You can pick up just about anything at one of the big box stores. These days, computers could be right around the corner from video games and a few aisles away from groceries, toys and office supplies. Because computer prices have dropped so far and it seems like every person in America owns one, the computer is often viewed as a commodity rather than a strategic asset.
“When you go to the store, pick up some light bulbs, diapers and a window fan. And if they’re on sale, I need a new computer for work.”
Yes, the high availability and low cost of computers have many Americans simply adding them to their shopping list like any other home or office necessity. Consumer-grade computers work just fine at home, and they may even be sufficient for certain employees at the office. But there are trade-offs when you use them at work.
For example, consumer-grade computers tend to lack the computing power that enables you to run multiple business applications simultaneously without performance issues. Consumer-grade computers typically haven’t been subjected to rigorous testing to ensure high durability and reliability. After all, the price is cheap because the components are cheap.
These computers often have short, bare-bones warranties and limited support and service options. Also, the software that comes with a consumer-grade computer is usually very basic and doesn’t have the advanced functionality you need in the workplace. Access to such features typically isn’t included in the license and might require an additional purchase.
When you invest in a business-grade computer, you’re investing in performance, reliability, support and service availability, and professional tools and software. Purchasing high-performance PCs also allows you to simplify IT management, maintenance, support and security by limiting the number of standard desktop and laptop configurations. New PCs can be provisioned and installed more quickly and inexpensively with less employee training and software testing. A smaller number of configurations also makes it easier to determine optimal refresh cycles and budget accordingly.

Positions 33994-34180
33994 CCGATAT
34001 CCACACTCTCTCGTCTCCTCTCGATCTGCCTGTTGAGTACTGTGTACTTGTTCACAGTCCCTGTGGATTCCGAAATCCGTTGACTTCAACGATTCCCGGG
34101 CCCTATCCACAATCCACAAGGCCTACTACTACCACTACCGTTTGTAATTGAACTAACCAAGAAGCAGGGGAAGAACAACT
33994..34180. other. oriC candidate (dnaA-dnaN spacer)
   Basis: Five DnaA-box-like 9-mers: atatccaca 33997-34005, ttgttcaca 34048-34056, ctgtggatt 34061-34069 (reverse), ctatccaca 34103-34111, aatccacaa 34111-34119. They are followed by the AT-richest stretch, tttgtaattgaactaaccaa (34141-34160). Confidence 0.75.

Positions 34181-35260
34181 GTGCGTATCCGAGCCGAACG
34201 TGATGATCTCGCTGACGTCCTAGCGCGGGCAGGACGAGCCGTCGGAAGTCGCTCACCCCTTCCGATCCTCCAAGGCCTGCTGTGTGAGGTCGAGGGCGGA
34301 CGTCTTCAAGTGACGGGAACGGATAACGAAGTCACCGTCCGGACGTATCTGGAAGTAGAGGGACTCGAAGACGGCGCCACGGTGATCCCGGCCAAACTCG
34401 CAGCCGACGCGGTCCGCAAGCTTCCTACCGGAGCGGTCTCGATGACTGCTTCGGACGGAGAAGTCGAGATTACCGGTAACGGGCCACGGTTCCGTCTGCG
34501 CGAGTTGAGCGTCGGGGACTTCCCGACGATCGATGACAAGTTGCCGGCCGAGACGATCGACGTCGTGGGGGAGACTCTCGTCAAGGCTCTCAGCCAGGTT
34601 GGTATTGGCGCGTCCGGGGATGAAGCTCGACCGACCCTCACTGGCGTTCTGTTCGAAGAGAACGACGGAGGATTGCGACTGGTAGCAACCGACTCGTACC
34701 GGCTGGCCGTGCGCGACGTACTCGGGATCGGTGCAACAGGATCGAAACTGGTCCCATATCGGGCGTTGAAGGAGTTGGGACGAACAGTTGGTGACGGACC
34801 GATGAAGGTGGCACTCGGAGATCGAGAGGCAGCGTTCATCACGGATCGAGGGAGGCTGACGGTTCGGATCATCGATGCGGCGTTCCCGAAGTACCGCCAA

While nobody is waiting in line overnight to get their hands on the latest PC, there are devices that combine desktop and mobile features. Innovative new PC designs, or form factors, have emerged, such as laptops that have touchscreen capabilities and can be converted into tablet form. It’s worth evaluating these options as you refine your organization’s PC strategy.
It’s also important to remember the value that PCs bring to the table. Smartphones and tablets have transformed the communications landscape and enabled a more mobile workforce, but the PC is still the device of choice for getting work done. Despite longstanding predictions of its demise, the PC continues to offer more versatility, reliability and functionality for business operations. When it comes right down to it, the true advantage of mobile is exactly that – mobility.
Because PCs and laptops are still the primary endpoints in a business environment, it is important to have a sound strategy for selecting and managing these essential tools. Let SSD help you evaluate your existing fleet of computers, ensure that their capabilities are aligned and integrated with business processes, and develop a strategy that drives productivity and growth.